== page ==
Fred’s Head from APH, a Blindness Blog

Fred’s Head, offered by the American Printing House for the Blind, contains tips, techniques, tutorials, in-depth articles, and resources for and by blind or visually impaired people. Our blog is named after the legendary Fred Gissoni, renowned for answering a seemingly infinite variety of questions on every aspect of blindness.

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Thursday, June 25, 2015

Throwback Thursday Object: Pen Used to Sign into Law the 1961 Amendment to the Act to Promote the Education of the Blind

Pen and Ink Well from 1961 Kennedy signing Federal Quota bill into law

When laws are signed in Washington, frequently several pens are used and awarded to the participants as souvenirs. Our object this week is an interesting pen and pen holder (a dip-less fountain well) of clear & black lucite made by the Esterbrook Pen Company in New Jersey.  A silver plate on the pen holder is inscribed "On Sept 22, 1961 President John F. Kennedy Used This Pen To Sign Public Law 87-294, An Amendment to the Act to Promote The Education of the Blind." The pen is stamped, “The President, The White House.”

The pen was given to Finis Davis, superintendent of the Printing House at the time the bill was signed. The amendment authorized semiannual payment of the annual appropriation, allowed a reasonable sum of the appropriation to be used for salaries and expenses of experts and staff assisting special committees, stated that the ex-officio trustees are members of the Board of Trustees only for purposes of administering this Act, and struck out "the sum not to exceed $400,000" and replaced it with "such sum as the Congress may determine." The Act to Promote the Education of the Blind was originally passed in 1879. It was only the second piece of federal legislation addressing special education (the first created Gallaudet University). The Act originally created a fund of $10,000 from which students across the U.S. could draw to get accessible educational materials from APH. The fund, we call it the “Federal Quota”, had been enlarged several times over the ensuing 82 years, but by 1961, Congress realized it needed the flexibility to adjust the fund’s size without amending the Act on an annual basis.

By FY2014, the Federal Quota Fund was authorized at $24.5 million and served over 60,000 students nationwide.

Thursday, June 18, 2015

Throwback Thursday Object: 1950s Game Board for the Blind

Our object of the week is a 1930s game board from the National Institute for the Blind.  You could use the tactile board and pieces to play traditional chess or checkers—or as the English called it “draughts.”  The board is embossed with dots that indicate "black" squares and left smooth to indicate white (or red) squares. Holes in the middle of each square hold the plastic game pieces. Holes on the margins hold pieces that are not in play. Game pieces are black and brown, with the brown side having a central point on top. Pieces are further distinguished by their top shape. For example the knight has a conical top and the rook has a ring.  Our set is missing one pawn.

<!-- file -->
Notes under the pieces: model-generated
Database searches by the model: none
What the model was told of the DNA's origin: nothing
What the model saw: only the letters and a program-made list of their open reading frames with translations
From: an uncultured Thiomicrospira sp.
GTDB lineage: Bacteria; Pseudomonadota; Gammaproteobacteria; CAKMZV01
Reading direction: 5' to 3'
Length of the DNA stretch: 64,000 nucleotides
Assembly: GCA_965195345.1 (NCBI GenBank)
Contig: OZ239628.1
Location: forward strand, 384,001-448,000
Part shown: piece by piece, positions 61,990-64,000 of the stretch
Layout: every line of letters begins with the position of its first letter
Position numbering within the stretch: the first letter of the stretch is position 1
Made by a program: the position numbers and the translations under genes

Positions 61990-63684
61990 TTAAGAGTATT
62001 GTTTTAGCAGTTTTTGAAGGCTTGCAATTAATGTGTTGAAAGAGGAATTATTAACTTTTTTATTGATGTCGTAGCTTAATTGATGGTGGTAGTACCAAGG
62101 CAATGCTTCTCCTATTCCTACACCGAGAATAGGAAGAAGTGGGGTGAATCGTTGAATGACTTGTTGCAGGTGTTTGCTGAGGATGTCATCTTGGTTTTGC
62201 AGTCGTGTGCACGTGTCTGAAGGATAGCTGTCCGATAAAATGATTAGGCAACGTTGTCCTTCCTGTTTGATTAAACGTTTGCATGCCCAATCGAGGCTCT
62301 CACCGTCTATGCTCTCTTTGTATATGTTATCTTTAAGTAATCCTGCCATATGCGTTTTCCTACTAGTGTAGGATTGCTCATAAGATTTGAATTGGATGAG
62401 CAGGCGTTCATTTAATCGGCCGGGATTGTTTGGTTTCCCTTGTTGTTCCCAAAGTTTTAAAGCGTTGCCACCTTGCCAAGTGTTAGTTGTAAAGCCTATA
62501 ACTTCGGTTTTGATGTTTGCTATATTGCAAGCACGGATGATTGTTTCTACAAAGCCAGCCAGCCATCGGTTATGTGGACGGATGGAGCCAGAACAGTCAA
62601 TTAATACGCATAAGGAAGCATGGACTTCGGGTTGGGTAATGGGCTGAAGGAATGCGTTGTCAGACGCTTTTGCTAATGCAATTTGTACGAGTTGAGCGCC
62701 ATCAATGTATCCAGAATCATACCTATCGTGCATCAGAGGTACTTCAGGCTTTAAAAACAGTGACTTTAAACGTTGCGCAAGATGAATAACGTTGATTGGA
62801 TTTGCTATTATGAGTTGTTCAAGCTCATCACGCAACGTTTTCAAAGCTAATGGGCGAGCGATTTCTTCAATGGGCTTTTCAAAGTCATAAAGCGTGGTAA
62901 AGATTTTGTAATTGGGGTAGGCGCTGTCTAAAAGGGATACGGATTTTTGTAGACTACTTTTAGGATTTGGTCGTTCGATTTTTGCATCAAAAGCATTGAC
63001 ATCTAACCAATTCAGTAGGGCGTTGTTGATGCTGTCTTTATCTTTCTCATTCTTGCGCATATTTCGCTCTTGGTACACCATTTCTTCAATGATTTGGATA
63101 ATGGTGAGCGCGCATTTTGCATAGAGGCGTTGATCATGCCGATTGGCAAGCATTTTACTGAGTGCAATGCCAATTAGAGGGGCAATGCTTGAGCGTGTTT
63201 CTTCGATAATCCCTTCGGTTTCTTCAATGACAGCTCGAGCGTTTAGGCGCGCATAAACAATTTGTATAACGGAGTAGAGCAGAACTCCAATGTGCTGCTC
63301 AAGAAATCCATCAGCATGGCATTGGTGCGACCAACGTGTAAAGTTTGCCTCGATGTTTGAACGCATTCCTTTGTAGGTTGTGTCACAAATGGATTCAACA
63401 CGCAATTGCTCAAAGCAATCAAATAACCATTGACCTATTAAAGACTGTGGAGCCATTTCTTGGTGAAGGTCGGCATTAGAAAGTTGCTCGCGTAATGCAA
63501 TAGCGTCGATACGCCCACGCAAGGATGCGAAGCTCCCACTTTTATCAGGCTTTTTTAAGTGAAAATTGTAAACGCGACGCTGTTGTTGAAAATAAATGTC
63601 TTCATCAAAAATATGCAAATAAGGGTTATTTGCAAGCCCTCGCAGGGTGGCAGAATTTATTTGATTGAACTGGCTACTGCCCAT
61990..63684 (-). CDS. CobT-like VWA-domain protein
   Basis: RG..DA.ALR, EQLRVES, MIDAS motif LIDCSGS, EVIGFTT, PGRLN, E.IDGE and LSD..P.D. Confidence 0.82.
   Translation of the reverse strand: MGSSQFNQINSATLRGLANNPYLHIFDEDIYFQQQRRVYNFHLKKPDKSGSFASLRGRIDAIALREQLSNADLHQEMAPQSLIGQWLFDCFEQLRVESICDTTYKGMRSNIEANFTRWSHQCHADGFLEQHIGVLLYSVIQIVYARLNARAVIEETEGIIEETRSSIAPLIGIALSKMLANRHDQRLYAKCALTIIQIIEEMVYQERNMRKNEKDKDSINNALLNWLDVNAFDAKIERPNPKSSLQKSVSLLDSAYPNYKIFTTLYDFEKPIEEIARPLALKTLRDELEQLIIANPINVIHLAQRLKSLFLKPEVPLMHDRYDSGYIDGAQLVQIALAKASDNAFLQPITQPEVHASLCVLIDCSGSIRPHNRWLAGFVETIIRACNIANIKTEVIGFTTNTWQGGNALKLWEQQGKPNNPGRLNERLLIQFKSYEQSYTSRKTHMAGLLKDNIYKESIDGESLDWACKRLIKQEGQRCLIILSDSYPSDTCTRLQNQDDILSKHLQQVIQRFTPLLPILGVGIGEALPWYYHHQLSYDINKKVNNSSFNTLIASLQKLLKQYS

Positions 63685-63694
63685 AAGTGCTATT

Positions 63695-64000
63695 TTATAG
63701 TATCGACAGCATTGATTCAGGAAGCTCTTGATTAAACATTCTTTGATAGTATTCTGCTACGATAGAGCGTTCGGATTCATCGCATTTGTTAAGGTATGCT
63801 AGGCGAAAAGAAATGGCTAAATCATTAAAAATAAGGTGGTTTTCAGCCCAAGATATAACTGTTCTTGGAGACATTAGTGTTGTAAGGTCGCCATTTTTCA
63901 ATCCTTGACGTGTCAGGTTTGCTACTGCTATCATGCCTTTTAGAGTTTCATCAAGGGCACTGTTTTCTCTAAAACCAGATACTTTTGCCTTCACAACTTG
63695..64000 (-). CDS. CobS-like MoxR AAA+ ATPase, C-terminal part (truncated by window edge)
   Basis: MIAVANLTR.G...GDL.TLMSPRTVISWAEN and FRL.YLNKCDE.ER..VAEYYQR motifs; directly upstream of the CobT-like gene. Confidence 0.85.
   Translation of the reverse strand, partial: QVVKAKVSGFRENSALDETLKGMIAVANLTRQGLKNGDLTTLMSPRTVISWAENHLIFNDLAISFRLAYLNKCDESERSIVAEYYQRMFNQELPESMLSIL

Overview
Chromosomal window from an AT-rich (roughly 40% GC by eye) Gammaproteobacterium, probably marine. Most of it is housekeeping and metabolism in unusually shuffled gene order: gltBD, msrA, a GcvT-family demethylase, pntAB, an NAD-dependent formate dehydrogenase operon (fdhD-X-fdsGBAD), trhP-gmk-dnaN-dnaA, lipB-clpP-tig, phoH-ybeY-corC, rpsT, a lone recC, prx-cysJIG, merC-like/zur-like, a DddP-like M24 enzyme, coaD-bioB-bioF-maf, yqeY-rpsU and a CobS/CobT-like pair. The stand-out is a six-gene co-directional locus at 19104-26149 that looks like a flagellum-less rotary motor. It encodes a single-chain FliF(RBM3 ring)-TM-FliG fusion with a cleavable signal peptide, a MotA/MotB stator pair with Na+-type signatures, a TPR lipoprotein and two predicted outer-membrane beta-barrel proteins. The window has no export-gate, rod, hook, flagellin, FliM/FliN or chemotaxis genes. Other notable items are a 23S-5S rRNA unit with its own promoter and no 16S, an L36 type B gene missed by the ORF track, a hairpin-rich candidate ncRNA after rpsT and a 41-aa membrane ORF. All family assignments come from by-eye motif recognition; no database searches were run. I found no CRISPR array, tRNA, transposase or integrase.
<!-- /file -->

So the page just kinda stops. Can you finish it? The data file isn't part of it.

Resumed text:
The NIB was founded in 1868 as the British and Foreign Blind Association for Promoting the Education and Employment of the Blind.  Its name changed to the National Institute for the Blind in 1914, and to Royal National Institute for the Blind in 1953.  In 1920, NIB expanded its mandate to include the production and sale of "Apparatus for Use by the Blind" and produced its first catalog soon after.  You can still buy a chess set from RNIB, although their modern pieces more closely resemble standard chess pieces than this unique set.  Chess sets adapted for players who are blind or visually impaired have a long tradition and blind players are often encountered in chess tournaments.

Thursday, June 04, 2015

Throwback Thursday Object: How do you correct errors on a metal braille embossing plate?

When Frank Hall, Superintendent of the Illinois School for the Blind, invented his braille stereotype machine in 1893—don’t worry, we'll feature it one of these days—he made it possible overnight to quickly and cheaply manufacture braille embossing plates. Put a plate in an adapted platen style printing press and you can make as many copies of a page of braille as you want. Braille production sky-rocketed and the price of braille books dropped dramatically.

APH stereotype machine operator hammers out an offending dot while preparing the Braille edition of Every Week Magazine, circa 1950

But if you made a mistake while typing the plate on the stereotyper, fixing it involved a humble pair of correcting tongs. Our object this week is an early pair of tongs used at APH to repair our embossing plates. This was a specialty tool that would have been made locally or in the APH machine shop. By striking the tongs briskly with a hammer, the technician could erase an incorrect dot by flattening it, repair a damaged dot, or insert a missing one. Although embossing plates are infrequently used at APH today—most of our braille is embossed on a digital press driven by a computer—some special projects are prepared with embossing plates and the old tongs are still occasionally used.

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